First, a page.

17 thoughts on “TBT: Sense & Sensibility (1995): Mrs. Dashwood & Mrs. Jennings

  1. For Mrs.Jenning’s chintz dress, she is definitely wearing some sort of overbodice in the later images. Her ball gown is so lovely, I did not know there was a Renaissance revival in the early 19th century!

  2. Ironically, the thing I keep coming back to is Mrs. Jennings’s pearl necklace (I love pearls). That thing must have cost a fortune, and of course she could afford it. :)

    1. I could really fancy the one with the cameos, that she wears the night she invites the girls to go to London.

    1. This was an add on line. When the director felt that the scene needed more dialogue, he’d send someone to Emma’s trailer. This is one of many. Another is in the library, “These are mostly foreign..”

  3. I remember thinking that Mrs. Jennings’ “light brown gown” moved like silk. Might have to go watch again.

  4. Beavan must be a fan of those fabric-crowned hats. The Kate Beckinsale Emma has hat design that looks somewhat better than S&S, but at least one poufy-crowned monstrosity makes an appearance: https://austenprose.files.wordpress.com/2014/03/kate-beckinsale-as-emma-woodhouse-in-emma-1996-x-350.jpg?w=640. It doesn’t make much sense there, either.

    Another point about S&S: there are nowhere near enough white cotton dresses. That family portrait posted near the top clearly indicates – like most late 1790s portraits do – that white was the standard for fashionable women’s dresses at the time. Portraiture depicts many, many older ladies in white. Colors in dress usually came from the accessories, not from the gowns themselves. This is something that the Netherfield ball scene in P&P 2005 surprisingly got right.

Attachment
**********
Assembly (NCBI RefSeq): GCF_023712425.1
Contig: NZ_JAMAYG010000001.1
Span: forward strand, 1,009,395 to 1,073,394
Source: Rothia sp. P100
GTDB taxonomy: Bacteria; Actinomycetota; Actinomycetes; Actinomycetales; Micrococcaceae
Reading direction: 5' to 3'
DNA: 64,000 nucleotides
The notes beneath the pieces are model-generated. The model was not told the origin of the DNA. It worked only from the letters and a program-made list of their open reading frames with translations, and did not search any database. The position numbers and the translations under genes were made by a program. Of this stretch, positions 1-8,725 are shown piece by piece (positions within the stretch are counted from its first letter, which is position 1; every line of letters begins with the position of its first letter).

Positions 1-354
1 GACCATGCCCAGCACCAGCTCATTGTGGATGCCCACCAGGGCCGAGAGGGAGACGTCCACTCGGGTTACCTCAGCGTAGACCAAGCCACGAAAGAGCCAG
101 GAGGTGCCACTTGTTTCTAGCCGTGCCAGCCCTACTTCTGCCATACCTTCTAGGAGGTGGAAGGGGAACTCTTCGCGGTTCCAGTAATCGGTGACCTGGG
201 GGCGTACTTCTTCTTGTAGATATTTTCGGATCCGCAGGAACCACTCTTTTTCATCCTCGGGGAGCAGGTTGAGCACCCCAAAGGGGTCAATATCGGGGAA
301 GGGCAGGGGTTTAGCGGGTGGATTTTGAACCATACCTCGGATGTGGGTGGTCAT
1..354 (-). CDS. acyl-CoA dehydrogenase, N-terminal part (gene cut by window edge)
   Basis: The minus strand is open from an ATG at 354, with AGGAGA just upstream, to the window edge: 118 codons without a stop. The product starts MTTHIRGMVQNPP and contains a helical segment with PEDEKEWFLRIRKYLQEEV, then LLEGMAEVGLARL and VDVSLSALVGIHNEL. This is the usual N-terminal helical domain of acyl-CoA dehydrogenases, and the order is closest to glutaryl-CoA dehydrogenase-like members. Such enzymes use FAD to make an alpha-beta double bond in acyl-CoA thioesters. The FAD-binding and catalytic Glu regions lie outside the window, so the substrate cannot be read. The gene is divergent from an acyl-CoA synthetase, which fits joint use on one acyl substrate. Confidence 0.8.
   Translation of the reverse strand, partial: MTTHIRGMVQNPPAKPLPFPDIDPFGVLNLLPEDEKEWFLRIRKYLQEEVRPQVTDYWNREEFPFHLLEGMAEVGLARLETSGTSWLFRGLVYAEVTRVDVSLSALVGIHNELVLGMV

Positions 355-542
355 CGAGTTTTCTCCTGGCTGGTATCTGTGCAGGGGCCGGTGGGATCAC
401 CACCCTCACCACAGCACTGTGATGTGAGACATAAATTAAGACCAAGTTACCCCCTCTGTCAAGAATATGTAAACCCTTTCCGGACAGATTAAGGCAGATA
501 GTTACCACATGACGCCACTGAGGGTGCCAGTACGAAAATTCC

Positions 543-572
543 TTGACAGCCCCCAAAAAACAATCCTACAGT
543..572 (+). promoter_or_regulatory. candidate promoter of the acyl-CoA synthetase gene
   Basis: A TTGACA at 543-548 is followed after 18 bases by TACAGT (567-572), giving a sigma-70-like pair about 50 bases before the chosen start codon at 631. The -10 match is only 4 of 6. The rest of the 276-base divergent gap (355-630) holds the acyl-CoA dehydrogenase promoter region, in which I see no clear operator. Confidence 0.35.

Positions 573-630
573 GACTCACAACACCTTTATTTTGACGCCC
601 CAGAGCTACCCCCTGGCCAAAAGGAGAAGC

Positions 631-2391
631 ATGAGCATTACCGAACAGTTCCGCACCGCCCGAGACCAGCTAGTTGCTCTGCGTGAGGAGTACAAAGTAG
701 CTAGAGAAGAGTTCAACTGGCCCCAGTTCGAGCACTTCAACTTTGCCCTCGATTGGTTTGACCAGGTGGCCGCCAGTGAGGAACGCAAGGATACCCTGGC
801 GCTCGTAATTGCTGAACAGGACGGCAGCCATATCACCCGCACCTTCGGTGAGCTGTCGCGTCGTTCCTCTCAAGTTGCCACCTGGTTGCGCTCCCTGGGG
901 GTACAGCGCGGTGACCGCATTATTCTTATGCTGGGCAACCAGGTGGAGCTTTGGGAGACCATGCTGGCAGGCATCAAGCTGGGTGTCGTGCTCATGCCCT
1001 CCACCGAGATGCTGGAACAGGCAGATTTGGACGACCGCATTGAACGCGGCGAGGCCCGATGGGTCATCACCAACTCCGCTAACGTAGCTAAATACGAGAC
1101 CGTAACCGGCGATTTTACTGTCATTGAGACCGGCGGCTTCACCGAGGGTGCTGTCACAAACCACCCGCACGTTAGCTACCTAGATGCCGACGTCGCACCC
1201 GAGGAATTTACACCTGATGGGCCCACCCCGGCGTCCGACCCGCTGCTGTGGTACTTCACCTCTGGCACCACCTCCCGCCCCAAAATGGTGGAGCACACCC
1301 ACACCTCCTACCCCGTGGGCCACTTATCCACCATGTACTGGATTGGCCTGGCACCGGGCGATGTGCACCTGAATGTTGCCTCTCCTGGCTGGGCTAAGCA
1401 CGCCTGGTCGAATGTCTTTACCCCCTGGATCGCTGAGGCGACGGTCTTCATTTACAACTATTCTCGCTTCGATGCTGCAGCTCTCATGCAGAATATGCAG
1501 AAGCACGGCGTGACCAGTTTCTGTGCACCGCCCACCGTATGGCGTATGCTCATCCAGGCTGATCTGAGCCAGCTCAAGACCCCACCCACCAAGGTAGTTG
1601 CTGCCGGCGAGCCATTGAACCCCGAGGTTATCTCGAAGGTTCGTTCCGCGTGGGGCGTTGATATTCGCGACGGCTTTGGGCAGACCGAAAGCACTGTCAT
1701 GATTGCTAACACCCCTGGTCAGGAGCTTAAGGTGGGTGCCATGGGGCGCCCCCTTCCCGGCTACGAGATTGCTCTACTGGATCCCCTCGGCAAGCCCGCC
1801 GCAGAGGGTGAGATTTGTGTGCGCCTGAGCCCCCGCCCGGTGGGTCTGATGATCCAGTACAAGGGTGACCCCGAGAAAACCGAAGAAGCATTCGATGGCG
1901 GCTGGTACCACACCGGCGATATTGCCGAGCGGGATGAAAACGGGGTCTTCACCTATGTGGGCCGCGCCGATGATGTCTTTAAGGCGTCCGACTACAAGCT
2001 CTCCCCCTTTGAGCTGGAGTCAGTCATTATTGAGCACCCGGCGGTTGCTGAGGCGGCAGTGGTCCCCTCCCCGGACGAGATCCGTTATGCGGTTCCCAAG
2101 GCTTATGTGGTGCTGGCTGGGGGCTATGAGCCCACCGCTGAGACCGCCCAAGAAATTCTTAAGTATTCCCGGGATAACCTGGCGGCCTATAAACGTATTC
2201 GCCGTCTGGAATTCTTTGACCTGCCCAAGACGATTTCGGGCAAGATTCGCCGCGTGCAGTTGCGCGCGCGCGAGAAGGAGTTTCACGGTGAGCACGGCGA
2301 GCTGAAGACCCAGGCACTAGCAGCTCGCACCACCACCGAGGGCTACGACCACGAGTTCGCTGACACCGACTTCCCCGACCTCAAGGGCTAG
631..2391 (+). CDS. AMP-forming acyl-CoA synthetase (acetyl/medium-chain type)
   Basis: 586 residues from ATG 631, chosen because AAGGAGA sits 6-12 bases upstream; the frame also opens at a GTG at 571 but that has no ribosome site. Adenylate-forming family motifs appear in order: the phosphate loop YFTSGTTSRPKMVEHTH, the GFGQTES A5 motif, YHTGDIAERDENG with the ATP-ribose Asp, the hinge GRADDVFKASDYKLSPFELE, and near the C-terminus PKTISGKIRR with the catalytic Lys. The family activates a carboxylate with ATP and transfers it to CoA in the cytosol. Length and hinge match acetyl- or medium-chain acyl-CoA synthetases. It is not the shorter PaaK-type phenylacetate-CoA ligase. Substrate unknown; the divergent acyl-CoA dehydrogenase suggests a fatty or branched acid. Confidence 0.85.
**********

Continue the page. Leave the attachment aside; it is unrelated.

5. I absolutely love Mrs. Dashwood’s wardrobe in this. I love all of the characters’ costumes but Mrs. Dashwood’s hats/caps/bonnets are particularly fabulous.

  6. While I don’t love the asymmetrical dress I love that they had one. It’s such a common thing in contemporary fashion plates and you rarely see it them on screen. My favourite sort of asymmetrical outfit is when miss Crawford wears a red shawl over her pale dress in Mansfield park.

    1. P&P 1995 uses that Mary Crawford dress on one of the extras, I think. Actually, there are several asymmetrical dresses in P&P 1995, but they are all on extras and bit players.

  7. I want all the millinery from this film, whether accurate or not. I’m also feeling the urge to reread Emma Thompson’s published diary from the filming, which is delightful on the order of drinking a strongly spiked hot chocolate. Apparently Gemma Jones is wonderfully foul-mouthed in real life.

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